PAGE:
Editor Pick – Danish for All? Balancing Flexibility with Security: The Flexicurity Model
by Jianping Zhou / IMF
Within the Danish flexicurity model, a high degree of labor market flexibility coexists with a high level of social protection engendered by generous unemployment benefits and active labor market policies. This is why it looks increasingly attractive to continental European countries struggling with chronically high unemployment rates.
In this study Jianping Zhou looks at the mix of labor market reforms and macroeconomic policies that underpin Denmark’s favorable performance since its crisis in the early 1980s.
It is not clear, however, whether the Danish model should and can be adopted by other European countries to reduce unemployment. In particular, the Danish model may not be suitable for countries starting with high unemployment levels and budgetary difficulties. Using a calibrated model for France, for instance, the paper finds that implementation of the flexicurity model could be costly, and reduction in structural unemployment during the first few years might be limited.
One Response to “Editor Pick – Danish for All? Balancing Flexibility with Security: The Flexicurity Model”
I have read this paper with considerable detail and I find it intriguing that the assumed financial model for this analysis is that increases in active labour management programs are paid for solely by raising direct taxes, which then of course, dampen the demand for labour.
What if an alternate analysis was created in which instead of a rising tax wedge, the increase was financed through Long-term bonds, and the increase in the tax wedge was just the extra interest payments that the government of the economy would have to pay.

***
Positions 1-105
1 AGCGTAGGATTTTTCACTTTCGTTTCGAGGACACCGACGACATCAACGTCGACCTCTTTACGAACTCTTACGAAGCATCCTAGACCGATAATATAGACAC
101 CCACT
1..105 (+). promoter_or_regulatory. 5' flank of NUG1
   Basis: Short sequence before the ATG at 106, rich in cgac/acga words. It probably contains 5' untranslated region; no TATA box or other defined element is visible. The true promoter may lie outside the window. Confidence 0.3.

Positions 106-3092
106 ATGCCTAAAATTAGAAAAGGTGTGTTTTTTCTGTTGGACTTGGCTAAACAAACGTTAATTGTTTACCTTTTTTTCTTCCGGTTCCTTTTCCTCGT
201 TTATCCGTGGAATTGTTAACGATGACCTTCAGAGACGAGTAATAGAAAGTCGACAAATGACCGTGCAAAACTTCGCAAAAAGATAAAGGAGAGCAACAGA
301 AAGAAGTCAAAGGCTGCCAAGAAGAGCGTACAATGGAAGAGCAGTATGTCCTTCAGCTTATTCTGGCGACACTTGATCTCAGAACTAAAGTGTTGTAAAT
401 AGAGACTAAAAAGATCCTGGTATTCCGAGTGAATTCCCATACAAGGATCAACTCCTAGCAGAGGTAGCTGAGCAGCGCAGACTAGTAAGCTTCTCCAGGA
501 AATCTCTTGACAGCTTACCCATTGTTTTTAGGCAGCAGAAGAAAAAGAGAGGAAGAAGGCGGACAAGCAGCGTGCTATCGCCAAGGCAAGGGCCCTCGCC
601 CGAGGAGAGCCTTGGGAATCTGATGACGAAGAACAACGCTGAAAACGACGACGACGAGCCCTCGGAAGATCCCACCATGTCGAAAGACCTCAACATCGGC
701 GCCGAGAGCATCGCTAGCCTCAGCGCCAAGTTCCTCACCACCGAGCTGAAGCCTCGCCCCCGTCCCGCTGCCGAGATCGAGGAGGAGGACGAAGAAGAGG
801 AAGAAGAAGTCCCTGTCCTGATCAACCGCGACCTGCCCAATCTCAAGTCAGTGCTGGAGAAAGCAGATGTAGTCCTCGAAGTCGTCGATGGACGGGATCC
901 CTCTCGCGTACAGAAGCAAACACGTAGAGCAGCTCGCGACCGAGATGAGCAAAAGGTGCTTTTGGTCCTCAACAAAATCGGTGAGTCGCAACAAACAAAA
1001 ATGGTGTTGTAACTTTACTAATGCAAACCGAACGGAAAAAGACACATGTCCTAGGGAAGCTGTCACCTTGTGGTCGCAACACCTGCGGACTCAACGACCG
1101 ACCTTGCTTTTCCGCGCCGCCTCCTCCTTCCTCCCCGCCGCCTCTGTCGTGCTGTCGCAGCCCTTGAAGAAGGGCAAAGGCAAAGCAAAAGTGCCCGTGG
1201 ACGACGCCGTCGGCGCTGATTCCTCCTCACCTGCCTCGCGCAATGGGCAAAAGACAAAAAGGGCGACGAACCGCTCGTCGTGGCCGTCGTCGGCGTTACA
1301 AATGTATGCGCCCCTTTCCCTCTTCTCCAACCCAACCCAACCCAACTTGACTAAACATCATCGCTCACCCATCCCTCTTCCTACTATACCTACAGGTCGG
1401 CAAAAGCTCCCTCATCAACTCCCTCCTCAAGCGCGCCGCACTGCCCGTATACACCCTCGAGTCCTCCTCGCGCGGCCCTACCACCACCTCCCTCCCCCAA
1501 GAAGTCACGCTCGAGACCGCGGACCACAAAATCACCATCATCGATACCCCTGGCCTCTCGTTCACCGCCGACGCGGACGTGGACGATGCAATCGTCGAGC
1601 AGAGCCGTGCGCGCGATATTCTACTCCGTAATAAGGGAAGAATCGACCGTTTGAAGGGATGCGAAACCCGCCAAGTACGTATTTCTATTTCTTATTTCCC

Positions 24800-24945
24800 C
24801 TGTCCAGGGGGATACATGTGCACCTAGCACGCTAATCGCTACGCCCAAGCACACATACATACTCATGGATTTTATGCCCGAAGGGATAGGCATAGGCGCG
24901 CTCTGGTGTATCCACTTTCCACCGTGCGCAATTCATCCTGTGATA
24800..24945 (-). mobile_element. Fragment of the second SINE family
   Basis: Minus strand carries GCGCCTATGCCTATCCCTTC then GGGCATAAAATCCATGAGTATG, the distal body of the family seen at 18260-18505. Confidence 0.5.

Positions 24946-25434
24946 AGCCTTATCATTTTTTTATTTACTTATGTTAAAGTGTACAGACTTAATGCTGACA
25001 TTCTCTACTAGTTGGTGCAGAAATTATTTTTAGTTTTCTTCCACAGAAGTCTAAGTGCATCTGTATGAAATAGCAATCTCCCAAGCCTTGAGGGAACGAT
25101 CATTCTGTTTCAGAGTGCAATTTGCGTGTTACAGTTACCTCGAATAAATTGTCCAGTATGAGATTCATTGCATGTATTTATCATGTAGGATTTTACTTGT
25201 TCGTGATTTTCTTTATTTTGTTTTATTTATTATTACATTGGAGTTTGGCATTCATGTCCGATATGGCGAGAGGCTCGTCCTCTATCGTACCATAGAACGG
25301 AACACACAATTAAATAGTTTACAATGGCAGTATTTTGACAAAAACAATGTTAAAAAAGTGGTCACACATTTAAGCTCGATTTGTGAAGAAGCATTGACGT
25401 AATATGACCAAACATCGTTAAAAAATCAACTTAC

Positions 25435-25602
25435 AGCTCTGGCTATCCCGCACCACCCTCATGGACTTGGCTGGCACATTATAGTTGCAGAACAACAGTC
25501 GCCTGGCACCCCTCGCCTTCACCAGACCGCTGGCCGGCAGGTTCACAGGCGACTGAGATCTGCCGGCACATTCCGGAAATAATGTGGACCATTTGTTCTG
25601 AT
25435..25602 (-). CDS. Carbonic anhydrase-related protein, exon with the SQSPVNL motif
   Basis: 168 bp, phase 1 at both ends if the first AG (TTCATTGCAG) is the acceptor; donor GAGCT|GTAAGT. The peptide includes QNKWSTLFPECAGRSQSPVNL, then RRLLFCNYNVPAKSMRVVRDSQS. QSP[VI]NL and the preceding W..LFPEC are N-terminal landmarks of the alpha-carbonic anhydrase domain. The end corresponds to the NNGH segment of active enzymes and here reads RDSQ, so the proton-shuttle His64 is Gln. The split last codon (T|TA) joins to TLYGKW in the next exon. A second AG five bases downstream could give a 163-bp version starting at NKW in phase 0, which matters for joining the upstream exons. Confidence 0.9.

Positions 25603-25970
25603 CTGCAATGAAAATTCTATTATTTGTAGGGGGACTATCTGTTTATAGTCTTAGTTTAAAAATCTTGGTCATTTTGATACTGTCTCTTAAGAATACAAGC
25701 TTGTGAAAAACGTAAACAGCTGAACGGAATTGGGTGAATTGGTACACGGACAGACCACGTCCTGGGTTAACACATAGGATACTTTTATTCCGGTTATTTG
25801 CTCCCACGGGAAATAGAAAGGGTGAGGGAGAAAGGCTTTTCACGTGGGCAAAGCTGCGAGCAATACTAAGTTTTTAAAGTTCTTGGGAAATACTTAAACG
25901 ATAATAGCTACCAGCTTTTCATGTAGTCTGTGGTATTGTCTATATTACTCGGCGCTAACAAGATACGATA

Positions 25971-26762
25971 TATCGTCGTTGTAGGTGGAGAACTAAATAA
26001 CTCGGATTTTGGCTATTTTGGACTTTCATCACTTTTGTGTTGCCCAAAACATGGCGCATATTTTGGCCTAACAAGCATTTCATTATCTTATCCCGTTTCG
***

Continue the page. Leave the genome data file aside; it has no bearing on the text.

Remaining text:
I really enjoyed the analysis of France, but what about the impact of dramatically embettering France’s other variables, e.g. epl through solely legislative means? What kind of effect will that have in this model on unemployment.
It’s excellent that the paper uses statistical theory to caution expensive governments with high unemployment rates from spending money on increased funding for ALMPs but the models shown are too basic and no concrete solution is suggested on how expensive governments with high unemployment rates should mitigate the impacts of the other variables while increasing ALMP spending.
What I’m really wondering is that is there a way for the ALMP funding increase to effectively reduce unemployment in high unemployment economies. What if the government forces through a large series of quick changes and ratchets up ALMP funding in a bid to allow its citizens to have the tools to adapt to a changing econmy? What does the model predict in such a scenario, especially if the tax wedge can be kept near-constant. For example, say a 5% unemployment reduction while keeping tw constant?